To me, staring isn’t just rude like burping or not saying please or thank you, it is alienating, it makes you feel inhuman like a zoo animal. How can you ever feel like everyone else around you if people are always staring at you as if they’ve never seen anything like you before? And even if you do just ignore the stares, you can’t truly ignore this feeling that accompanies them. I know that most disabled people will roll their eyes at me for having a problem with staring. They’re probably thinking: ‘staring is just something you should get used to, there’s no harm in a bunch of eyes anyway,’ but maybe they’re just stronger than I am.
As a naturally shy person, the staring really broke me. Most introverts want nothing more than to curl inwards and be left alone by the world, so being one that is constantly watched and given lots of attention is overwhelming. Still, all I want to do is shrink away, but the world won’t let me be. When I was a pre-teen, the staring also made me scared of children. When I used to see a group of children approaching, I would turn around and hide until they passed because I knew what type of staring usually accompanied them. I’m not as bad as I used to be with staring though so I guess in a way my teacher was right.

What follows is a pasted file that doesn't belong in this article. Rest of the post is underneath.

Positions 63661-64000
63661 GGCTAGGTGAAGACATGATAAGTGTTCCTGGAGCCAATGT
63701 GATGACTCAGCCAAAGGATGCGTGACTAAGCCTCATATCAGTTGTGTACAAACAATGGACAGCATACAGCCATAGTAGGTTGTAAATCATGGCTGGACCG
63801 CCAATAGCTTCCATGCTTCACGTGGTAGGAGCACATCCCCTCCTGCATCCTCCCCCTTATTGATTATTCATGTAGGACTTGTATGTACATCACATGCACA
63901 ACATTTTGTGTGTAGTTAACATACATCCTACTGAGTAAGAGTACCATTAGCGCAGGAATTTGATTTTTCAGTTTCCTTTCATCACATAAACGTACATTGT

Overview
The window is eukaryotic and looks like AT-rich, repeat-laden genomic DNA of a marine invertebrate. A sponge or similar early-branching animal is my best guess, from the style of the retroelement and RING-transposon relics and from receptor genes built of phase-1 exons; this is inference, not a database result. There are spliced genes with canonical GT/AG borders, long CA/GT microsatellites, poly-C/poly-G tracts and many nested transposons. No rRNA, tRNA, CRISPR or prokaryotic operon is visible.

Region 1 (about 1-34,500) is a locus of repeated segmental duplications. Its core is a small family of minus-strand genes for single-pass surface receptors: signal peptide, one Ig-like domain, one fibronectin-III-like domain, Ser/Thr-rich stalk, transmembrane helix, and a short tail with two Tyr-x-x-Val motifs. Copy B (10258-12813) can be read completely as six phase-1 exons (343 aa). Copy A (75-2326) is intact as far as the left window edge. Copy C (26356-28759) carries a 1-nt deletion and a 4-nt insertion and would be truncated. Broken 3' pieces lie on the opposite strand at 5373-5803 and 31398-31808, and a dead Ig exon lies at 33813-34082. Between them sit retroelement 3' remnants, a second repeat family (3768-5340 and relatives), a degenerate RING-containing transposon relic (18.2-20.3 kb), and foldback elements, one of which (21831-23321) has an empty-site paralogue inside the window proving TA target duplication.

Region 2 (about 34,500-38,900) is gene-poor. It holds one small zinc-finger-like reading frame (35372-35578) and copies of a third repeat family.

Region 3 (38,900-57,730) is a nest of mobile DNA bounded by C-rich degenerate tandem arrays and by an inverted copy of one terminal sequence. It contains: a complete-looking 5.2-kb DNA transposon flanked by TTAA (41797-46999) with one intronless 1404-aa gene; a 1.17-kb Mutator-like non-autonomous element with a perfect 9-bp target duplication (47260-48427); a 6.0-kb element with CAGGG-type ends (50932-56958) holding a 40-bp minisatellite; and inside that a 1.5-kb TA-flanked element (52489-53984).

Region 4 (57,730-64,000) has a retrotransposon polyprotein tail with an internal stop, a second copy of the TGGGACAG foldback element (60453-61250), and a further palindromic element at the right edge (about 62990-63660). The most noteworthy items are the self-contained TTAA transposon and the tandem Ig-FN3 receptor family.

#6: Don’t Overthink It
‘Relax and don’t overthink it’ was also my last piece of advice at the end of my Talking to Someone in a Wheelchair Dos and Don’ts post and it applies to all social situations with disabled people. When you overthink not staring you get things like avoiding looking at people to try not to offend anyone, but that can be hurtful too. My main advice is not to overthink it and just treat disabled people the same way you would treat anyone else if you cross them in the street.
That’s it for my six tips on staring. Did you agree? Chances are, we’ve all been stared at one time or another in our lives so I’m sure that most can relate. See you next week!